The Power of Print and Celebrity Guest Editors
Print magazines are attracting some of the world’s biggest names to perform guest editing duties, and finding it’s big news when a celebrity signs up.
For the first time in 15 years Hearst Magazines’ women’s glossy Red will this month be featuring a guest editor – none other than Hollywood A-lister Gwyneth Paltrow. Joined by her team at lifestyle website goop.com, the actress has collaborated with the Red editorial team to produce a special Christmas edition.
As well as a wealth of lifestyle features (including travel advice, healthy alternative Christmas recipes, and festive gift ideas), the December issue also features an exclusive and rare interview with the star, focusing on Paltrow’s disdain for the judgements cast on working mothers.
In a more light-hearted guest-editing role, Top Gear presenter Richard Hammond has taken the reins of children’s classic comic The Beano. The latest issue features Hammond and the Beano gang trying to uncover the true identity of The Stig, Top Gear’s mysterious ‘tame racing driver’.
Richard Hammond has described himself as a long time fan of The Beano and guest editing the comic has fulfilled a childhood dream of his.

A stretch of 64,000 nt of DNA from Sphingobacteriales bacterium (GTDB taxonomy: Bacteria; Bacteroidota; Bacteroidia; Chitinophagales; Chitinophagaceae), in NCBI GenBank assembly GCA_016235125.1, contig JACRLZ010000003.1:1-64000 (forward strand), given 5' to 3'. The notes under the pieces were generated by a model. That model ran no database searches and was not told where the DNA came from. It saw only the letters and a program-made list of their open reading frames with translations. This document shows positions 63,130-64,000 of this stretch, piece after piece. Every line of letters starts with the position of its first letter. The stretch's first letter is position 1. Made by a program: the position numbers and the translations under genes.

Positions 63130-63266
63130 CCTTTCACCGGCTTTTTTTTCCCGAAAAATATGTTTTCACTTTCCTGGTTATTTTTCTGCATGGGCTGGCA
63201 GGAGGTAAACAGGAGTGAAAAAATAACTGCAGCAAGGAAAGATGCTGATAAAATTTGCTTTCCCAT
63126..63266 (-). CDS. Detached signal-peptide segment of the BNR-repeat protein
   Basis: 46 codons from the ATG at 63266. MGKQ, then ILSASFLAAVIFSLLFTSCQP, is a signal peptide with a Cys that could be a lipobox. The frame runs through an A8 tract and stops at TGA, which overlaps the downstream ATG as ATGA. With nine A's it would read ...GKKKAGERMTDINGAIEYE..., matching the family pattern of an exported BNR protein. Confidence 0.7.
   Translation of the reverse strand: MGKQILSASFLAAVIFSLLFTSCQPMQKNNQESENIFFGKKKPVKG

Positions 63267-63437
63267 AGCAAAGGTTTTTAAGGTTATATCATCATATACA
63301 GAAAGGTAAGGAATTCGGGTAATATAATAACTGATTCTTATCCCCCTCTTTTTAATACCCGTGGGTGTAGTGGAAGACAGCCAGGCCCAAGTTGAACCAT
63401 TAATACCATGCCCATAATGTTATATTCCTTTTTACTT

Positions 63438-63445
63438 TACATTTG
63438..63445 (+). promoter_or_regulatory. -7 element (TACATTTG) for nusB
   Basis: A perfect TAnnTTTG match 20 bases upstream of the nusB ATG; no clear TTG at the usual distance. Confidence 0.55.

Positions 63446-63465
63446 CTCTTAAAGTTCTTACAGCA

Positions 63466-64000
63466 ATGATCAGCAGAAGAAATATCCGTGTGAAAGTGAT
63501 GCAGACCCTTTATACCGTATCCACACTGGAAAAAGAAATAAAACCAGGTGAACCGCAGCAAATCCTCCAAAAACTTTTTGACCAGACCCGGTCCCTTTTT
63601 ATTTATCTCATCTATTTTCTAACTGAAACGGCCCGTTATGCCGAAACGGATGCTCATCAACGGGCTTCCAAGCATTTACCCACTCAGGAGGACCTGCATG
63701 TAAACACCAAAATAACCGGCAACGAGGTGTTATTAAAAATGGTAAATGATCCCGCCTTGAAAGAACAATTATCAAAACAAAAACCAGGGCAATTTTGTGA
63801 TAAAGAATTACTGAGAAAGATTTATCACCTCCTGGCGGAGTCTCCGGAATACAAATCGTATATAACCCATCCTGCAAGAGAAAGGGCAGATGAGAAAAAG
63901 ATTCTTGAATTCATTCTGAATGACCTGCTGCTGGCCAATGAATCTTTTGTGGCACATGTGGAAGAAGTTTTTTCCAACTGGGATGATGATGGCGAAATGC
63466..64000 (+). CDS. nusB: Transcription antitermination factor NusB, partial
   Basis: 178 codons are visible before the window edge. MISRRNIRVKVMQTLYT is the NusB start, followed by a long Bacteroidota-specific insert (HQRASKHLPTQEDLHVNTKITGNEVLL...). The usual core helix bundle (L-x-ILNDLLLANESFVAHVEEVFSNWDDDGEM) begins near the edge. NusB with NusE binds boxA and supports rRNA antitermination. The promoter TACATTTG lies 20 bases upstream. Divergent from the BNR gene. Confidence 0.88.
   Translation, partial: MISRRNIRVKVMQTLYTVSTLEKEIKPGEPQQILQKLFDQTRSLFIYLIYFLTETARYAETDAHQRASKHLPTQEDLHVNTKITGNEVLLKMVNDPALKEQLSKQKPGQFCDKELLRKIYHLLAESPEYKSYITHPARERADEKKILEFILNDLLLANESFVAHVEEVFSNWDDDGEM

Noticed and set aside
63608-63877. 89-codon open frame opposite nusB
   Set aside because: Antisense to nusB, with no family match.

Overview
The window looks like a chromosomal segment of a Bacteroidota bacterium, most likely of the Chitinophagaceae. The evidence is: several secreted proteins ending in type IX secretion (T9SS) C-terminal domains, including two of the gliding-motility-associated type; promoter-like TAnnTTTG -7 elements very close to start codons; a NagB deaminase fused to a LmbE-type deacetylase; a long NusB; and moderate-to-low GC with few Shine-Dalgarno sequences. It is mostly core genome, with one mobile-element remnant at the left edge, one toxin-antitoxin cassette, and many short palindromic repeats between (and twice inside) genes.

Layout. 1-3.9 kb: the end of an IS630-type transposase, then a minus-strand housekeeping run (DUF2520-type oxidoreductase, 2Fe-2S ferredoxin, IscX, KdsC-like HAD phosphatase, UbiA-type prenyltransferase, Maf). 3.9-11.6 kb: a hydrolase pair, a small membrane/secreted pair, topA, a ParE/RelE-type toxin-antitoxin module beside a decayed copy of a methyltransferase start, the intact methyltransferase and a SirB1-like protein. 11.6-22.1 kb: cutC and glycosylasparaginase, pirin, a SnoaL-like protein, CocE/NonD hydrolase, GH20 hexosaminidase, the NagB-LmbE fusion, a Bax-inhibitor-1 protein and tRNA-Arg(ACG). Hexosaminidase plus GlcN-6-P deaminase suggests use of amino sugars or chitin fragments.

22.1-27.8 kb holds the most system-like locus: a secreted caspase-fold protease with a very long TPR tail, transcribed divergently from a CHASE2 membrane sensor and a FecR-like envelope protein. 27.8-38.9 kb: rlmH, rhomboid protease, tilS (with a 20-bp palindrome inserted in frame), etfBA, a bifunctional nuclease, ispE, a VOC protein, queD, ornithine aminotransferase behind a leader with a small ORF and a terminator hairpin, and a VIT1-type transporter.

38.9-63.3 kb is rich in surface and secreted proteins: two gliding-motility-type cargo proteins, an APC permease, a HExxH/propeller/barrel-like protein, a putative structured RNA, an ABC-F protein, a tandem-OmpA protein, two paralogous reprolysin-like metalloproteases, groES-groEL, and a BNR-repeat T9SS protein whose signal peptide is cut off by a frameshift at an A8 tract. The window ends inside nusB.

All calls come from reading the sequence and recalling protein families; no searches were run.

Could a Celebrity Guest Editor Cause A Revolution?
In October we learned that comedian and actor Russell Brand would guest edit an issue of political and cultural title the New Statesman. The issue featured contributions from other celebrities including Noel Gallagher and Naomi Klein, as well as an essay penned by Brand encouraging a revolution.
You may have seen the recent Newsnight interview (below) where the loquacious comic clashed with a somewhat incredulous Jeremy Paxman over his political beliefs, despite the fact that he has never voted in an election.
In this particular instance the chain of events seems to conclude that placing Brand in the role – something that could have harmed the reputation of the New Statesman - led to the interview with Jeremy Paxman, encouraged the debate about the current state of polit#ics issues, with many claiming that Brand’s revolution of ideas has begun.
It will be interesting to see how this event has increased sales of the New Statesman, especially during the period the story developed. With that in mind what celebrities would you like to see putting on the editor’s cap? Share your thoughts with us in the comments below. And if you missed the BBC Newsnight interview it is below.